Pros: As this movie is a celebration of Naruto after 10 years, it does the really smart thing of focusing on the characters from the Hidden Leaf Village. Instead of adding some random film only character, the person that needs rescuing in this movie is Kakashi. Long story short: A former Leaf Ninja is kidnapping Ninja with Kekkei Genkai, or “Bloodline Techniques.” With the other nations blaming the Leaf, everyone decides to sacrifice Kakashi to stop the threat. Everyone except for Naruto, who predictably is not down with letting his teacher die. So what we get is a movie where Naruto is racing to stop Kakashi, while everyone else is racing to stop Naruto. The film uses the entire “Leaf 9,” or Naruto’s graduating class. This was also very smart because it uses characters that aren’t often showcased, and because the Naruto story is a Generational one, so having Naruto’s generation take center stage was smart. Each team gets a fight sequence, and we even get a pretty cool Naruto vs. Gaara rematch. The movie also throws in political issues and themes of friendship, making this an excellent primer for what the Naruto franchise had evolved into.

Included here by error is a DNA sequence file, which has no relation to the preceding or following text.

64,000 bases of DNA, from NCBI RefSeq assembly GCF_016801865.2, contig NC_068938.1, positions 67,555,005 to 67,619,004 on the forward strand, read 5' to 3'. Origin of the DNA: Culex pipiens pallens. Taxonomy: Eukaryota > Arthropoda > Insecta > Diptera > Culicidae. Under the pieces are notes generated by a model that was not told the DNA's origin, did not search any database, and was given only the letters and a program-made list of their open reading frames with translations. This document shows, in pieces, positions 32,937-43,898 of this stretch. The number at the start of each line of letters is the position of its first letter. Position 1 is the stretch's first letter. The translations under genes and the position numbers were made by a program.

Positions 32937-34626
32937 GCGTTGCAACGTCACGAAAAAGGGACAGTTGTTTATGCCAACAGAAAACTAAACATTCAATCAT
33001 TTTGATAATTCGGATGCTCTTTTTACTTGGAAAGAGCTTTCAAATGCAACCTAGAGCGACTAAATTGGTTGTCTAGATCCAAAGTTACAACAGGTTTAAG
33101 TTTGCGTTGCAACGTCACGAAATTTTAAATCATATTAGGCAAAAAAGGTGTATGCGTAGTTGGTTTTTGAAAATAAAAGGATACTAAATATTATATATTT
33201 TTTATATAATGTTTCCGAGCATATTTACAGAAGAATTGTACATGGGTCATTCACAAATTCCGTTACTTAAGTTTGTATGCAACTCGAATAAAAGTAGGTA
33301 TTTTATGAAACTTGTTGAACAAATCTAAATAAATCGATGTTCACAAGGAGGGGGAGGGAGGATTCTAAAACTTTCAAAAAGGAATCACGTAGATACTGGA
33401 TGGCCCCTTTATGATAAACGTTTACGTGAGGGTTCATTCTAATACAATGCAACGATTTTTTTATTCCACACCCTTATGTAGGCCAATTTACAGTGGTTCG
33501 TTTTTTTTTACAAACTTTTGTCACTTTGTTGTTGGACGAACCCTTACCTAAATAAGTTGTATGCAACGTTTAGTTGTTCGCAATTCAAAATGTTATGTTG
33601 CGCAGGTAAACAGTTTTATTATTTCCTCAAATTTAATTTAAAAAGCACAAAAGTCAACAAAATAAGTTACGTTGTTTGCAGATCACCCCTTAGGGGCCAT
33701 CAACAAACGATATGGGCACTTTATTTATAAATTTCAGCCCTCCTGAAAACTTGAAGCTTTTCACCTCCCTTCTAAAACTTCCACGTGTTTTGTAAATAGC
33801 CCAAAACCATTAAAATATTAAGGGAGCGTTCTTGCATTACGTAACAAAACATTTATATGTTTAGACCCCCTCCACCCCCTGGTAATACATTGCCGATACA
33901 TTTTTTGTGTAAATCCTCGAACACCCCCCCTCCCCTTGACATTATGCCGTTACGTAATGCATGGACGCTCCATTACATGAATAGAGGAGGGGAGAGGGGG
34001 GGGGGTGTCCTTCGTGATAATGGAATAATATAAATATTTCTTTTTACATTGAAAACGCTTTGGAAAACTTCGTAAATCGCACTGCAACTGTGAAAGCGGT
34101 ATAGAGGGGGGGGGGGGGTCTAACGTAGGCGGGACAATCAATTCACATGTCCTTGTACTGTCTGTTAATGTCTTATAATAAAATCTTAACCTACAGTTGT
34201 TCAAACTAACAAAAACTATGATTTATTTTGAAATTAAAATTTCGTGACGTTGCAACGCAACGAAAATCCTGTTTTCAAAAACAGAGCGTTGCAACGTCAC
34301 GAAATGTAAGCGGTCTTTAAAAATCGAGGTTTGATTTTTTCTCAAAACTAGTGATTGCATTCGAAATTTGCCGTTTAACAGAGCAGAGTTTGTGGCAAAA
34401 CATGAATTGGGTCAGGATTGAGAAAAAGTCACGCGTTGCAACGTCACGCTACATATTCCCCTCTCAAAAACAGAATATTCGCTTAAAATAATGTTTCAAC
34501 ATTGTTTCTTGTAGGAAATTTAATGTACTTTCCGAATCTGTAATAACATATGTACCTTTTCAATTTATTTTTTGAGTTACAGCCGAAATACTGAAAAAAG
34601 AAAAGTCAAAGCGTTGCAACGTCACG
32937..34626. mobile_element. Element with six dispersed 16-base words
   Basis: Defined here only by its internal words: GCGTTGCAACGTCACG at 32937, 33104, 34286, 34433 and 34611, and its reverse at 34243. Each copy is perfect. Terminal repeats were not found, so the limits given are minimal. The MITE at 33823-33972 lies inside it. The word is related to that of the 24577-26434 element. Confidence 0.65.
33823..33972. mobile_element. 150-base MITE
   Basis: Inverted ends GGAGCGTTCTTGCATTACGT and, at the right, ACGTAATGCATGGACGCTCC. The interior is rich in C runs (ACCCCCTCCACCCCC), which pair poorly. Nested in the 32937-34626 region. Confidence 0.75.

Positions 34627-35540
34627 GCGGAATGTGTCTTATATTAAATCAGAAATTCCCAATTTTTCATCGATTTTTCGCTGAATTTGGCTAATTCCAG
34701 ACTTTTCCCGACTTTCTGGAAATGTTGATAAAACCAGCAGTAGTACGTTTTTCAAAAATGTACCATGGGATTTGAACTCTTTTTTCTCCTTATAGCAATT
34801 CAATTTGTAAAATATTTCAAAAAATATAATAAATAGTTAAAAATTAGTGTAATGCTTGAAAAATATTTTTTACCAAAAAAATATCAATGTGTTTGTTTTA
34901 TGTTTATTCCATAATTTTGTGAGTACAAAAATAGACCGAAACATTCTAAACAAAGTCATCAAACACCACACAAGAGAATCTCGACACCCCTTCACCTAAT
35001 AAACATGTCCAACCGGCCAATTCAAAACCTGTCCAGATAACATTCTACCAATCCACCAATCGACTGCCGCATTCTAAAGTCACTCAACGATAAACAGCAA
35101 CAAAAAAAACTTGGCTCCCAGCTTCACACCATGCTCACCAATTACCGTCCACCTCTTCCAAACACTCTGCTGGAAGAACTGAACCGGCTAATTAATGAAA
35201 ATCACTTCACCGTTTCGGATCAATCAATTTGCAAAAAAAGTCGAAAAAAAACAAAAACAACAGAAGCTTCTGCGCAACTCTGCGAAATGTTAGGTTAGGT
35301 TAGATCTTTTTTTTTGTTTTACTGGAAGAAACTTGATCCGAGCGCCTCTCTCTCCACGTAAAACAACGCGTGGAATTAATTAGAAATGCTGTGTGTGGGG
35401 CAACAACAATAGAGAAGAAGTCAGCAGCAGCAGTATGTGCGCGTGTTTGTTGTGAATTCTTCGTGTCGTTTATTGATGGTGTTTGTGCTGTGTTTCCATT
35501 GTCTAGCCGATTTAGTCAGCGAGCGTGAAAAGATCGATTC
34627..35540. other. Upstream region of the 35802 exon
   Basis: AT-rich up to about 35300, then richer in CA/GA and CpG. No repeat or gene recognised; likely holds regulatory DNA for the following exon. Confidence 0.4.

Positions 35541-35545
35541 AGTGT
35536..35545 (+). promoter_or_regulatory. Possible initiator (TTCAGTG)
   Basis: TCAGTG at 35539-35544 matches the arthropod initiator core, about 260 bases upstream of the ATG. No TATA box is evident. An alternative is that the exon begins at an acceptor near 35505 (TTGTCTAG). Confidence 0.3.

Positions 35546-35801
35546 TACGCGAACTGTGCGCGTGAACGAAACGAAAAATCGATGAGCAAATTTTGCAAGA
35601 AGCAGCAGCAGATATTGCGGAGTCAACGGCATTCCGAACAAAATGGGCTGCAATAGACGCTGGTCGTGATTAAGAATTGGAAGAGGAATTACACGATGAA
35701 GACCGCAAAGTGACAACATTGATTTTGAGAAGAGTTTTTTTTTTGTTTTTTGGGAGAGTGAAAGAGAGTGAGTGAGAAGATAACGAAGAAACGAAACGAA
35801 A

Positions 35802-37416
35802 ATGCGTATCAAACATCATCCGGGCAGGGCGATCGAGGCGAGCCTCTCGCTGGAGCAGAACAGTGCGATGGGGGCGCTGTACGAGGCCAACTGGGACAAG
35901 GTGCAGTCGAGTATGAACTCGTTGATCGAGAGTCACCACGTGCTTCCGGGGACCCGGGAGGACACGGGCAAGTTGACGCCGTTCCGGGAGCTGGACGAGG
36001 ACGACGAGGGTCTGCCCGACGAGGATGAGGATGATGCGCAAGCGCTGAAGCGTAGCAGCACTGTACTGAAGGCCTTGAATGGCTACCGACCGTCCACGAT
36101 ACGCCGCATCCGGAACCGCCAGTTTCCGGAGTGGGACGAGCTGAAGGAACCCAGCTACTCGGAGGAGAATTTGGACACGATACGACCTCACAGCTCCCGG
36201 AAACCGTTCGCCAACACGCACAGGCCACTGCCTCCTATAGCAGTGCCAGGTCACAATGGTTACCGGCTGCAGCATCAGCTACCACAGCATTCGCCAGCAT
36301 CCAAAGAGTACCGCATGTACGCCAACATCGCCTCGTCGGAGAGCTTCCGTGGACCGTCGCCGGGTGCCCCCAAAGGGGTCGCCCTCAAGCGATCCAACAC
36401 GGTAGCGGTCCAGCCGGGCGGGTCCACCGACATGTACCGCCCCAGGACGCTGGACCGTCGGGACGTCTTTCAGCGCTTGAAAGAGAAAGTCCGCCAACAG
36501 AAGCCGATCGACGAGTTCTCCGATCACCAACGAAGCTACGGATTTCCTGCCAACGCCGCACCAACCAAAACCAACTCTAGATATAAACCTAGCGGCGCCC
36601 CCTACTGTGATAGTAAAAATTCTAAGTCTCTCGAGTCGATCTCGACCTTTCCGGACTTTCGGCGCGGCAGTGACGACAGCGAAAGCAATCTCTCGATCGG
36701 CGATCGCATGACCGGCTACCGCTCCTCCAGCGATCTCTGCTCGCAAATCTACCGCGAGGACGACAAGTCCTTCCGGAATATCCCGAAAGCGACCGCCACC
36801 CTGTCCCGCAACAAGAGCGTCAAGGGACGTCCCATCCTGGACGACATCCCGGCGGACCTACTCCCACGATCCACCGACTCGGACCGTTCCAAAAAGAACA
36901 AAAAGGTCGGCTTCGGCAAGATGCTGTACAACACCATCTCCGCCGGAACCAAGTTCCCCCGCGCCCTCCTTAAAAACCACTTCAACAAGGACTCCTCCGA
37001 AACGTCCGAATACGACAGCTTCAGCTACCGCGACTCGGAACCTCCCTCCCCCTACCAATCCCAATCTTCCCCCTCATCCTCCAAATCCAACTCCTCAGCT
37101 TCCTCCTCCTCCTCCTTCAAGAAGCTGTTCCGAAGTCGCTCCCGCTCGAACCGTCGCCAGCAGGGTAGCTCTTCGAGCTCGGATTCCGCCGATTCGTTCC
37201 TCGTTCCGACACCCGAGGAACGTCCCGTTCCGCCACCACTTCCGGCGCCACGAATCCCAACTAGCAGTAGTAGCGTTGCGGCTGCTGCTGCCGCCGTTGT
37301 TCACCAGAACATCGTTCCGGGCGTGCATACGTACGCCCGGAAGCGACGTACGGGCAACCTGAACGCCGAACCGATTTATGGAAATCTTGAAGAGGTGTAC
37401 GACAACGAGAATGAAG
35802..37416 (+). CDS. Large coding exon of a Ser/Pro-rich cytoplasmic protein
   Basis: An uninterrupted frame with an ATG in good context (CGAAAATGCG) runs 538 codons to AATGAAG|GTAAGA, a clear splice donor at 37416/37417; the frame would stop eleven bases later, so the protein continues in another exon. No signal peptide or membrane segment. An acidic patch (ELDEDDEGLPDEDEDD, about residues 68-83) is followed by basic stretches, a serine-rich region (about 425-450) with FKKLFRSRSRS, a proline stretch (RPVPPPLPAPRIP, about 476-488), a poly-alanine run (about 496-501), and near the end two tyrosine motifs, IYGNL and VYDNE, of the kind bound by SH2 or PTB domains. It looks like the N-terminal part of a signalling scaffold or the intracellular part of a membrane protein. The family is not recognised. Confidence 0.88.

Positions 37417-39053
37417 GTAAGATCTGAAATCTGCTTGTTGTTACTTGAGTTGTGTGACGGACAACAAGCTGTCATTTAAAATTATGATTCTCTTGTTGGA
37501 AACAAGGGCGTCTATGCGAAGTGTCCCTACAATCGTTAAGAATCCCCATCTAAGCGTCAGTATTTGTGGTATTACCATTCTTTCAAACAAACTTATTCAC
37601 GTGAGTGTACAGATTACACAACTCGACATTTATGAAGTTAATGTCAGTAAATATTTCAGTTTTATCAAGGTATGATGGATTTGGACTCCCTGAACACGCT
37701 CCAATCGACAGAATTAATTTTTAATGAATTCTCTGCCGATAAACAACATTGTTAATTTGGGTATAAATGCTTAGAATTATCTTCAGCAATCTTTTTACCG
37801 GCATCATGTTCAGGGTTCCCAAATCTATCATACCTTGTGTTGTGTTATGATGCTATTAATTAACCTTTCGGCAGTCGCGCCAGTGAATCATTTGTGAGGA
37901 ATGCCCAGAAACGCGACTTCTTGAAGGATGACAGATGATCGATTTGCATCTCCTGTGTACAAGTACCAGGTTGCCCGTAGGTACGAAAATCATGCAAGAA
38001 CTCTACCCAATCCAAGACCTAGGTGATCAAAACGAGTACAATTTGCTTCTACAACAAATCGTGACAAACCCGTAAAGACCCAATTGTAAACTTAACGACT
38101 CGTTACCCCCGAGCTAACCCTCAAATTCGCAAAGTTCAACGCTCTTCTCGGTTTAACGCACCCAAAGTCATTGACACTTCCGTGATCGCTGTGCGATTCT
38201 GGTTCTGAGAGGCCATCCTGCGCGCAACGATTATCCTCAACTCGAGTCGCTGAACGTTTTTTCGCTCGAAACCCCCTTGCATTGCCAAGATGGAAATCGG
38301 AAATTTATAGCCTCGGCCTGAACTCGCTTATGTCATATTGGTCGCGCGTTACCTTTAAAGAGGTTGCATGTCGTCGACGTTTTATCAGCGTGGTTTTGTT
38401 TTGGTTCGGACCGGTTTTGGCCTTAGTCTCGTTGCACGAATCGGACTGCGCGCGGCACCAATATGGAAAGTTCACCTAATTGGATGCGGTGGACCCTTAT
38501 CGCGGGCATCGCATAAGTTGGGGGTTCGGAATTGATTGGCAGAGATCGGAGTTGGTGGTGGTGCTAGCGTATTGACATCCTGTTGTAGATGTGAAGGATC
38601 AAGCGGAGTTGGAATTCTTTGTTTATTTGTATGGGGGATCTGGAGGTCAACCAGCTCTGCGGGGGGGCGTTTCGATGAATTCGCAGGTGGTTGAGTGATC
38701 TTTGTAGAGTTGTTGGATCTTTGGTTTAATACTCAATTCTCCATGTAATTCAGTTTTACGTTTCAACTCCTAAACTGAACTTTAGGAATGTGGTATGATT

Cons: The backgrounds are boring. It’s mostly a bunch of rocks and spiky rocks. Kakashi’s plan was a little ill thought out, because he should have known how Naruto would behave as his teacher. And while I did like Naruto’s resolve to save Kakashi, his stubborness did make his annoying at times. We get a few random flashbacks here and there, but they do work in context. Interestingly, no Sasuke. I don’t like the guy, but even I feel he needed a mention for the 10th anniversary movie.

Best Naruto Movie?: Yes

Villain: Hiruko

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Forgettable Villain #6

Best Moment: Naruto vs Gaara II (my favorite rivalry in the franchise)